As ever with an OLED TV, the OLED65E7's single biggest attraction is the ability of every pixel in its 4K screen to produce its own light and colour. There's no shared backlight like you get with LCD TVs, thus there's no need for any pixel to be compromised by the brightness of its neighbours. This should result in extreme contrast and a dearth of the sort of backlight clouding and striping problems that plague LCD screens.
LG has managed to eke out around 25 per cent more brightness from its 2017 OLED panels than we got in 2016, which could prove crucial when it comes to delivering brightness-fuelled high dynamic range (HDR) content.
LG also claims to have improved its management of "just above black" light levels to reduce noise and black level instability, and has introduced a new processing engine for HDR10 content - which is the industry HDR standard, FYI - that adds a stream of extra scene-by-scene picture information to help the TV deliver better results.
OLED's self-emissive approach also means you can watch it from a much wider viewing angle than current LCD technology without either the colour and contrast reducing.
With Dolby Vision now starting to appear on a growing number of Ultra HD Blu-rays and Netflix/Amazon streams, LG's support for Dolby's premium HDR format is really starting to make sense. Especially since - at least where Ultra HD Blu-ray is concerned - Dolby Vision really does seem to transform picture quality.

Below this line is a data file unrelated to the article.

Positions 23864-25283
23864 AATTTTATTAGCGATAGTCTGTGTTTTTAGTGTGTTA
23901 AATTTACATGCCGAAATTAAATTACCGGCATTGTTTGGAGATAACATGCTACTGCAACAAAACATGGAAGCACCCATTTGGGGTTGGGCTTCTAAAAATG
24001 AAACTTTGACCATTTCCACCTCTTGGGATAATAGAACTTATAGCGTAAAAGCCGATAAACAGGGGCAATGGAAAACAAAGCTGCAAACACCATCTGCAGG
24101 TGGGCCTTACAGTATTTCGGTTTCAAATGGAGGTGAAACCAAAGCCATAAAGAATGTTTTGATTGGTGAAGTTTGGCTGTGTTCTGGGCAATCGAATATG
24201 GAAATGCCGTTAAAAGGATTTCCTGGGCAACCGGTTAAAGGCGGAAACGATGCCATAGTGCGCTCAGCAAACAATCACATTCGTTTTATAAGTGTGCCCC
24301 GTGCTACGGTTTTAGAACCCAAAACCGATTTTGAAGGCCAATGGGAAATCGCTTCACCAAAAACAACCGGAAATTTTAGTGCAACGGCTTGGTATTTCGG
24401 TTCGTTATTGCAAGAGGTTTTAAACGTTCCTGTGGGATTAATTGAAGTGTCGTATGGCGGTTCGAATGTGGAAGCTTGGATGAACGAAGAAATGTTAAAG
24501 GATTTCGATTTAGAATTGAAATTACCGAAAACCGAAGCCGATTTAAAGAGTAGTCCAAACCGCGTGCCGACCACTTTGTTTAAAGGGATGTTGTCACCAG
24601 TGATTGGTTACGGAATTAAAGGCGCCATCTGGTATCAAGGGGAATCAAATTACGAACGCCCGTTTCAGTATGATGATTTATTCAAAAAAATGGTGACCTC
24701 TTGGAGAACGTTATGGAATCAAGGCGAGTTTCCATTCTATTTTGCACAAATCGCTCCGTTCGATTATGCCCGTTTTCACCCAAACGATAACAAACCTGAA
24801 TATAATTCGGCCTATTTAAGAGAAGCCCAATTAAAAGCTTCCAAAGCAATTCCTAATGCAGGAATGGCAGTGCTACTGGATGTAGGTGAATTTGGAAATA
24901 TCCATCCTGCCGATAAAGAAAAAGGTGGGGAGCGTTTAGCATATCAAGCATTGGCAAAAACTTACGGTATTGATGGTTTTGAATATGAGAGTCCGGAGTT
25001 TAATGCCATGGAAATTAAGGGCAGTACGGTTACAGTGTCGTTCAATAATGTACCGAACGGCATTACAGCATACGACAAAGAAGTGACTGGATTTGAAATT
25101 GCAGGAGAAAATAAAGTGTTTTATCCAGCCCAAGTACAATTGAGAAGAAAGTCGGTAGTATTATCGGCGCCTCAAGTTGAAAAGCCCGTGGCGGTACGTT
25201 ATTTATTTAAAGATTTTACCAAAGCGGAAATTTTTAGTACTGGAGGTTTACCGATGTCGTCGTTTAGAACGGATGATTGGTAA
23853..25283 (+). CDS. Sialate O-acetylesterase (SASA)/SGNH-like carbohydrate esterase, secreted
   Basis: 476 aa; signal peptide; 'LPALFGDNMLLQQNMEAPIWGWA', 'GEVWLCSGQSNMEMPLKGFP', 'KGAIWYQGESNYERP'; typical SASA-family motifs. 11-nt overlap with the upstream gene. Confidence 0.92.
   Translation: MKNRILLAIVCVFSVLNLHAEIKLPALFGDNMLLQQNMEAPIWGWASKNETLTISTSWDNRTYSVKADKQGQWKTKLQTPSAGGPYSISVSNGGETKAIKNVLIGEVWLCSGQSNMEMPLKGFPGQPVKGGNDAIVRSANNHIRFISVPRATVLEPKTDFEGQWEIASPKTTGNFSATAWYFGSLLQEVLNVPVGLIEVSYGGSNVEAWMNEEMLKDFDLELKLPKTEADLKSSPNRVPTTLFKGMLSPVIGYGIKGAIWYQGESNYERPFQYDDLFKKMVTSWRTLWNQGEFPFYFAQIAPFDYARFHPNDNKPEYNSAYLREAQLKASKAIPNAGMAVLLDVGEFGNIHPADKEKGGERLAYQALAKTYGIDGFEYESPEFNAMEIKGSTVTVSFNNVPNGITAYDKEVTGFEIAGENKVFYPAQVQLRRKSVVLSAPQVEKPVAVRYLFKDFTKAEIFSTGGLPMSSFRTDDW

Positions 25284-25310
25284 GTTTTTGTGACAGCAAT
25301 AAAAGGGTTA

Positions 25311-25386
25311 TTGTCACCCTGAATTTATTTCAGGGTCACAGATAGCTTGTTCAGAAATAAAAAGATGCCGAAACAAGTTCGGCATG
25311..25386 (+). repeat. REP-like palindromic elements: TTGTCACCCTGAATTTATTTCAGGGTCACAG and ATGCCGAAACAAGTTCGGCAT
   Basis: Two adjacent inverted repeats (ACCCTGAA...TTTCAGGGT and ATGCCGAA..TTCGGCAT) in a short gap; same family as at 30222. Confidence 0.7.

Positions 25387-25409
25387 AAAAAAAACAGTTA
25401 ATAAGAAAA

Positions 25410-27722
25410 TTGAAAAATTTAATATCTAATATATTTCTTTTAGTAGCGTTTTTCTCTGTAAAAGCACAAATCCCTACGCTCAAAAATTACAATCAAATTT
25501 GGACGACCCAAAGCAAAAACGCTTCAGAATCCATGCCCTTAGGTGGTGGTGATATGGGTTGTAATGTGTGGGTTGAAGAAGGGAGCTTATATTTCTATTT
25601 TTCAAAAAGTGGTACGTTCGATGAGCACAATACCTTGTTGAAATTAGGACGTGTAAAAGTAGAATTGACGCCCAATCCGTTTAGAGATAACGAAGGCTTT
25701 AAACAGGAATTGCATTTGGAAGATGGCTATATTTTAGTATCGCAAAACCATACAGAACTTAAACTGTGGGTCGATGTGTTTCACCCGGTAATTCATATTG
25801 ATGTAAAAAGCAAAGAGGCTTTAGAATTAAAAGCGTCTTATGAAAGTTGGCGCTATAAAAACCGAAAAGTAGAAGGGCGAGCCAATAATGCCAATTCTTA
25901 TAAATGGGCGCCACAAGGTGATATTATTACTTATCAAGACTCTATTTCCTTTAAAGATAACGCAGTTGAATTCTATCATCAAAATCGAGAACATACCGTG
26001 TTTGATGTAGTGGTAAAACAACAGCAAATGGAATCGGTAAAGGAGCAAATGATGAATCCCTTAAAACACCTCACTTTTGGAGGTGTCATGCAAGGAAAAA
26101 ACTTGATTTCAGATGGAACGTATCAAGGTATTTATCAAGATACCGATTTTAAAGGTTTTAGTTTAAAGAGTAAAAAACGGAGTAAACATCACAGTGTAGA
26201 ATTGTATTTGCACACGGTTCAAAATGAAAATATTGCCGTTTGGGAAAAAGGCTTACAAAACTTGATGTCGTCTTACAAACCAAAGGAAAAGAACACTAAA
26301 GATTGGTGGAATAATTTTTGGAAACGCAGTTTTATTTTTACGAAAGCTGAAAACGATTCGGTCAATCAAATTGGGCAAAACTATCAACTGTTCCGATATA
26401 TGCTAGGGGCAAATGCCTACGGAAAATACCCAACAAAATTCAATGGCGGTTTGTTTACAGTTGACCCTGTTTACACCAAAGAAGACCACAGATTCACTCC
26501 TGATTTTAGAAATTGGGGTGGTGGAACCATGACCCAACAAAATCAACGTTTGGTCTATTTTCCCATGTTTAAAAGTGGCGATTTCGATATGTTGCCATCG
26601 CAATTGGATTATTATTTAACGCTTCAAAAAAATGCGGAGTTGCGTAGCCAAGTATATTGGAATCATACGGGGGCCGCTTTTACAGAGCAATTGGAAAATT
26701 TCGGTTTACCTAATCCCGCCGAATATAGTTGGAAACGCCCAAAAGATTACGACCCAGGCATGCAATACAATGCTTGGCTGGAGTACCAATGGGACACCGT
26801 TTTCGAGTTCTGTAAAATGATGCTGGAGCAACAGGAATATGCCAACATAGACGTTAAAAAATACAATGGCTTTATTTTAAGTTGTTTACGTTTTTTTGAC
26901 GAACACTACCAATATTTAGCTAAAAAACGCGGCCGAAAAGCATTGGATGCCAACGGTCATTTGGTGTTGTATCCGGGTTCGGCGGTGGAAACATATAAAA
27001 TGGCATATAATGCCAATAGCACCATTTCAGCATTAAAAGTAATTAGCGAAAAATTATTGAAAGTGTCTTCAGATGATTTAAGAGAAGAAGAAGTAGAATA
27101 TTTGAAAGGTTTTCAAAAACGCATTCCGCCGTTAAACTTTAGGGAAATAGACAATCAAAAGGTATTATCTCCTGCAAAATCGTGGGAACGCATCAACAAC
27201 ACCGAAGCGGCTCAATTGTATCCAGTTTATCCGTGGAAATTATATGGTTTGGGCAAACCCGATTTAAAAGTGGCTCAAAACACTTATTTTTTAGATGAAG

LG E7 65-inch review: Smart features
- Smart systems supported: webOS, Freeview Play
While LG has added one or two small new features to its well-established webOS platform, its approach for the most part continues to be a case of "if it ain't broke, don't fix it".
The webOS platform still shows other so-called smart platforms how it's done with its ultra-simple, economical, easy-to-customise and effortlessly slick onscreen menus. Content levels continue to impress, too, with highlights including Netflix and Amazon in 4K HDR, plus Now TV and all four of the UK's main terrestrial TV catch-up platforms also being available.
Since the BBC, ITV, Channel 4 and Channel 5 catch-up services are presented in an attractive Freeview Play wrapper, you can access their content via an electronic programme guide (EPG) that lets you scroll back in time seven days, as well as forward to pre-plan.